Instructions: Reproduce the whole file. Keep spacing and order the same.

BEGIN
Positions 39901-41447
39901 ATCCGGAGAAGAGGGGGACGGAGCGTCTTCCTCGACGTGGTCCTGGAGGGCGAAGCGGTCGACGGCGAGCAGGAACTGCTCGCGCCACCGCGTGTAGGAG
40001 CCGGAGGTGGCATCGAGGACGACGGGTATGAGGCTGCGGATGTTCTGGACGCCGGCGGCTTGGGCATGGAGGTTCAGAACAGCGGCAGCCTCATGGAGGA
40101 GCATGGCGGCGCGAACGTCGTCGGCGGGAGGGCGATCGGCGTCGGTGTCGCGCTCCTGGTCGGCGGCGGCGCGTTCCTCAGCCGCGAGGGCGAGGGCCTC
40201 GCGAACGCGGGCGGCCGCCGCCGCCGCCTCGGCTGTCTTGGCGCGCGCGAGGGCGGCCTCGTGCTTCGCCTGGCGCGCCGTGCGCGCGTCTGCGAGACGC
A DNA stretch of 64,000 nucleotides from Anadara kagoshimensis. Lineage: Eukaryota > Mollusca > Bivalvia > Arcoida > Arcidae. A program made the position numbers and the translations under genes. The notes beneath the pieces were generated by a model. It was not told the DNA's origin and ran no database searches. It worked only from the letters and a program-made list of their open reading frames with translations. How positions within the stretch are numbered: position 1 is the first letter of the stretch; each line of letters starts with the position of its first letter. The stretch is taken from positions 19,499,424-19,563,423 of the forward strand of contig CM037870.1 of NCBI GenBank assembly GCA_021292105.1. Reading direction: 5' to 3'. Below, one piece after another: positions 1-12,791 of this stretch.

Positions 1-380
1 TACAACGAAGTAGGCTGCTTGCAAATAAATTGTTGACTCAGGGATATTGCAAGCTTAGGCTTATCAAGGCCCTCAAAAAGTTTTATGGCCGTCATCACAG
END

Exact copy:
Positions 39901-41447
39901 ATCCGGAGAAGAGGGGGACGGAGCGTCTTCCTCGACGTGGTCCTGGAGGGCGAAGCGGTCGACGGCGAGCAGGAACTGCTCGCGCCACCGCGTGTAGGAG
40001 CCGGAGGTGGCATCGAGGACGACGGGTATGAGGCTGCGGATGTTCTGGACGCCGGCGGCTTGGGCATGGAGGTTCAGAACAGCGGCAGCCTCATGGAGGA
40101 GCATGGCGGCGCGAACGTCGTCGGCGGGAGGGCGATCGGCGTCGGTGTCGCGCTCCTGGTCGGCGGCGGCGCGTTCCTCAGCCGCGAGGGCGAGGGCCTC
40201 GCGAACGCGGGCGGCCGCCGCCGCCGCCTCGGCTGTCTTGGCGCGCGCGAGGGCGGCCTCGTGCTTCGCCTGGCGCGCCGTGCGCGCGTCTGCGAGACGC
A DNA stretch of 64,000 nucleotides from Anadara kagoshimensis. Lineage: Eukaryota > Mollusca > Bivalvia > Arcoida > Arcidae. A program made the position numbers and the translations under genes. The notes beneath the pieces were generated by a model. It was not told the DNA's origin and ran no database searches. It worked only from the letters and a program-made list of their open reading frames with translations. How positions within the stretch are numbered: position 1 is the first letter of the stretch; each line of letters starts with the position of its first letter. The stretch is taken from positions 19,499,424-19,563,423 of the forward strand of contig CM037870.1 of NCBI GenBank assembly GCA_021292105.1. Reading direction: 5' to 3'. Below, one piece after another: positions 1-12,791 of this stretch.

Positions 1-380
1 TACAACGAAGTAGGCTGCTTGCAAATAAATTGTTGACTCAGGGATATTGCAAGCTTAGGCTTATCAAGGCCCTCAAAAAGTTTTATGGCCGTCATCACAG